The Google-Postini deal gets anti-trust approval
By Steve Ragan Aug 8, 2007, 16:03 GMT
This week federal anti-trust regulators gave Google the green light to complete their all-cash $625 million acquisition of web security company Postini. On Tuesday, the Federal Trade Commission (FTC) issued the early termination notice of the waiting period that is required by anti-trust improvements created in 1976.
Postini's services, which include message security, archiving, encryption, and policy enforcement, can be used to protect a company's email, instant messaging, and other web-based communications. Under the terms of the agreement, Google said they would acquire Postini for $625 million in cash, subject to working capital and other adjustments, and Postini will become a wholly owned subsidiary of Google.
Google plans to use Postini to boost security for their hosted application suite Google Apps. Several companies have expressed concern over the potential risks of hosting corporate email on Google’s systems. The deal with Postini was made to alleviate those fears, and to boost the strength of the Google Apps platform.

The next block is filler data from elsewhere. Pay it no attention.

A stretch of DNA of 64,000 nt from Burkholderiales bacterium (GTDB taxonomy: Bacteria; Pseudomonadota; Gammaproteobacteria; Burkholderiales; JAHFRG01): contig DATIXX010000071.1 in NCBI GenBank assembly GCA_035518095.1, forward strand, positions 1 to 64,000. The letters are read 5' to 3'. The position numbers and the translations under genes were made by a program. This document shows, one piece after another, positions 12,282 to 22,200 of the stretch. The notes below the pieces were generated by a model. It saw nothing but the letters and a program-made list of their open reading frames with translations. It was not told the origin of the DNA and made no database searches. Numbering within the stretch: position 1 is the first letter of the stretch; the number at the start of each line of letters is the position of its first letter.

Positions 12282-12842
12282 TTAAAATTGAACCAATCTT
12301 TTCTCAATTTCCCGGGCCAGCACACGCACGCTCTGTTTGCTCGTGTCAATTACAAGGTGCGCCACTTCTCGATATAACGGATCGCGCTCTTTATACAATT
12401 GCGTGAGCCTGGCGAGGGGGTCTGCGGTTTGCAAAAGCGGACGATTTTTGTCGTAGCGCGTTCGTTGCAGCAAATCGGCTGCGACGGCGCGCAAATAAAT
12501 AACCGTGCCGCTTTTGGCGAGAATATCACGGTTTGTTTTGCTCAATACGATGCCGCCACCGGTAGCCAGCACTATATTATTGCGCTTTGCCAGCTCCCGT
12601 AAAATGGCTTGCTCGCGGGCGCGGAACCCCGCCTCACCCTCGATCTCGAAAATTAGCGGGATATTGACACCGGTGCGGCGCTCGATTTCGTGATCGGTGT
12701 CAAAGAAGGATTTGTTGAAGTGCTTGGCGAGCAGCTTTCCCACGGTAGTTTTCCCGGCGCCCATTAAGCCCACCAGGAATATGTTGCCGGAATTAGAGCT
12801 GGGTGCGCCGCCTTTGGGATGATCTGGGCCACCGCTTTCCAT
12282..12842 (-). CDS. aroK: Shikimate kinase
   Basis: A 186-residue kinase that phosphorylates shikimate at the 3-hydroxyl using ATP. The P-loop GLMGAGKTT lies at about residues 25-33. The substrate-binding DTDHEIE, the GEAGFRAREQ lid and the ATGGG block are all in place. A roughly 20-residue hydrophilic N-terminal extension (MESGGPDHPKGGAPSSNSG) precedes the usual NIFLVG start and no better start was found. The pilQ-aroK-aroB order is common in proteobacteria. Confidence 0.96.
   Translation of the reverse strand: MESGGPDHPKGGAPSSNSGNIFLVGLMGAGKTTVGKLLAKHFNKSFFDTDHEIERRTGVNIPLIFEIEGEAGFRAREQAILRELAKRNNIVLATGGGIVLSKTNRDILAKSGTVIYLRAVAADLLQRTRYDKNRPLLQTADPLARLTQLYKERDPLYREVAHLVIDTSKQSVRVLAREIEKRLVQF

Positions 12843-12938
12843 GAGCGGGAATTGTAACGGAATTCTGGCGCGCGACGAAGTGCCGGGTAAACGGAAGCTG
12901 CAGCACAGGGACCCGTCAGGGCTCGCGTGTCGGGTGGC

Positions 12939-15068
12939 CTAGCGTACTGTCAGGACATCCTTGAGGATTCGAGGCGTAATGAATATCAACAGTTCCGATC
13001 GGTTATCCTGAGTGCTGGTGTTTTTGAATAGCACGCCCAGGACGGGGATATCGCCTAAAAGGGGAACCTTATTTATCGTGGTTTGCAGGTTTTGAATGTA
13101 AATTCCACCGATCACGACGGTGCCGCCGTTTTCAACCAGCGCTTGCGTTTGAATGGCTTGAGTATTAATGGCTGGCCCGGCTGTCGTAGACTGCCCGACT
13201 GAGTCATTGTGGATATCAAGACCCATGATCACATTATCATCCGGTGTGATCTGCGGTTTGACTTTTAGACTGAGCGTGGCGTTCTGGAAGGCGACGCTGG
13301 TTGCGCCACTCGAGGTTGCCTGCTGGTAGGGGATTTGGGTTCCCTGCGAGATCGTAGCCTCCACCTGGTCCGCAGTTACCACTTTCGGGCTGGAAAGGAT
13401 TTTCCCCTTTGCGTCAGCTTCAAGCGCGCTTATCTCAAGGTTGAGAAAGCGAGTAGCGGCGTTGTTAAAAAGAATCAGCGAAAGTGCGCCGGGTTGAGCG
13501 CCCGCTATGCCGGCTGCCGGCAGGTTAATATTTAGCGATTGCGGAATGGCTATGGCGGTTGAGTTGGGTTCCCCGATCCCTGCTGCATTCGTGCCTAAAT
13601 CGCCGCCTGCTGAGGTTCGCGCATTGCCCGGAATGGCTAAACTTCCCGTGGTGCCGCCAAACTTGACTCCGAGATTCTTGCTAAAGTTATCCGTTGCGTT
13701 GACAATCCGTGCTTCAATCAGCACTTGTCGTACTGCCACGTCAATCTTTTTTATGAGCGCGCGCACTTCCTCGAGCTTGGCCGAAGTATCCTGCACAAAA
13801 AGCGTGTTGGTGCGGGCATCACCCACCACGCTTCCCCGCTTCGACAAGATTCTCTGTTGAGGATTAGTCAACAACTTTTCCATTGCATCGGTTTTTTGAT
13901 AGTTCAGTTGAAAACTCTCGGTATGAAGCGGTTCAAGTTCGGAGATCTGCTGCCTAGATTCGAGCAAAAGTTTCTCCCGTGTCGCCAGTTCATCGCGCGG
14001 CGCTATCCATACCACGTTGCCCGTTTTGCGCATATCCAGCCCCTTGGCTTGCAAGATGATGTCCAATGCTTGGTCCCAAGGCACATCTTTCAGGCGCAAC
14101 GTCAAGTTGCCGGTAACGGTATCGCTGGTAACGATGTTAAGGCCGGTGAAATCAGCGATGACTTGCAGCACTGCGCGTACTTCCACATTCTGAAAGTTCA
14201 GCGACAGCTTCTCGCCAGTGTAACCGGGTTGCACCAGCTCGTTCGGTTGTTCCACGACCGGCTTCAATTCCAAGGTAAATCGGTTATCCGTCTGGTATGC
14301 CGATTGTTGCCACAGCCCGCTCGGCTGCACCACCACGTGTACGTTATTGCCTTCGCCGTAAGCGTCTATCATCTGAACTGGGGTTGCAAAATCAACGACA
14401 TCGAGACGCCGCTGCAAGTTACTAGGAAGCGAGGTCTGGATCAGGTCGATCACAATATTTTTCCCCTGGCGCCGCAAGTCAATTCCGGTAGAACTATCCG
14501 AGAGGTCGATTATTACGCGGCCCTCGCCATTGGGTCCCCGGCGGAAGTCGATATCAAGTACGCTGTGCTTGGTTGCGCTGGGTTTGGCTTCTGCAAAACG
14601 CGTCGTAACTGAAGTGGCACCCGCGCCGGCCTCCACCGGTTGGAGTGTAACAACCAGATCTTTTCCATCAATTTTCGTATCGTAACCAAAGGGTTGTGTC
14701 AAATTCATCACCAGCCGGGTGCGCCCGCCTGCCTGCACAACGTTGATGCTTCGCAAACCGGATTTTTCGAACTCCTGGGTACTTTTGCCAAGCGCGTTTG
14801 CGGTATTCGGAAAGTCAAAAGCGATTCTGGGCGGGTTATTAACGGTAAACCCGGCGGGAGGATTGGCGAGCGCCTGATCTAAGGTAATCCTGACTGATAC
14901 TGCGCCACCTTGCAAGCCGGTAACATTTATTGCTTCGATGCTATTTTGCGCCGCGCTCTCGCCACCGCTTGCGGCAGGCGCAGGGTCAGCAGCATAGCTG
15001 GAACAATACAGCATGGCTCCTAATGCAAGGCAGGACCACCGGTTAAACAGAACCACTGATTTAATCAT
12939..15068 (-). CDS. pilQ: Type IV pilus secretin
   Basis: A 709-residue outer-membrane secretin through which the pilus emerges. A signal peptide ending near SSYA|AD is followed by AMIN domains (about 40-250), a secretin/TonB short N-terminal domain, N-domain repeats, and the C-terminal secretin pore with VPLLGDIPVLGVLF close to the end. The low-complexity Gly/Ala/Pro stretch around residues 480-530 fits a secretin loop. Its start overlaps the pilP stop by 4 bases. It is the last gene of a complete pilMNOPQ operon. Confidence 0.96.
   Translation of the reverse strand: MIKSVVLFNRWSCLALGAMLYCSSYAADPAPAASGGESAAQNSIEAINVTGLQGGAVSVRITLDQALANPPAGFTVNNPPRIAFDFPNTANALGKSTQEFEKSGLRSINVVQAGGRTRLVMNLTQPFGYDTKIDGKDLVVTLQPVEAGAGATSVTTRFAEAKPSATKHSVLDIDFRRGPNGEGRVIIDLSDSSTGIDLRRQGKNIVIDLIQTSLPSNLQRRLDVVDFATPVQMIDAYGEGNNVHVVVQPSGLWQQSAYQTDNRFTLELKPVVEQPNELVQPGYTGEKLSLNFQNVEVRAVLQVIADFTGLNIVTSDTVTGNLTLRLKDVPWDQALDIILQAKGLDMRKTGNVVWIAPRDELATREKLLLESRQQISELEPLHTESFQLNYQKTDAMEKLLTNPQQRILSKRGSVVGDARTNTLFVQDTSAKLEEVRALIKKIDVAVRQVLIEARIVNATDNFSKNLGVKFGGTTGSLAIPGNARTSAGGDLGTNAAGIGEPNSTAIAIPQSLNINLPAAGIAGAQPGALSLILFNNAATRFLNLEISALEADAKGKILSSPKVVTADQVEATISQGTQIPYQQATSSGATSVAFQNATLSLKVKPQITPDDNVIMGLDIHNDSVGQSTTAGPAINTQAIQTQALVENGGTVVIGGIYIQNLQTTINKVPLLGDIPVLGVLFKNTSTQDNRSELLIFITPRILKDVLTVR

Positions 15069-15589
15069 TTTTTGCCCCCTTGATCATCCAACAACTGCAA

“With this transaction, we're reinforcing our commitment to delivering compelling hosted applications to businesses of all sizes. With the addition of Postini, our apps are not just simple and appealing to users -- they can also streamline the complex information security mandates within these organizations,” said Eric Schmidt, Chief Executive Officer of Google.
Google will continue to support Postini customers and invest in Postini products. The deal is set to close officially later this quarter.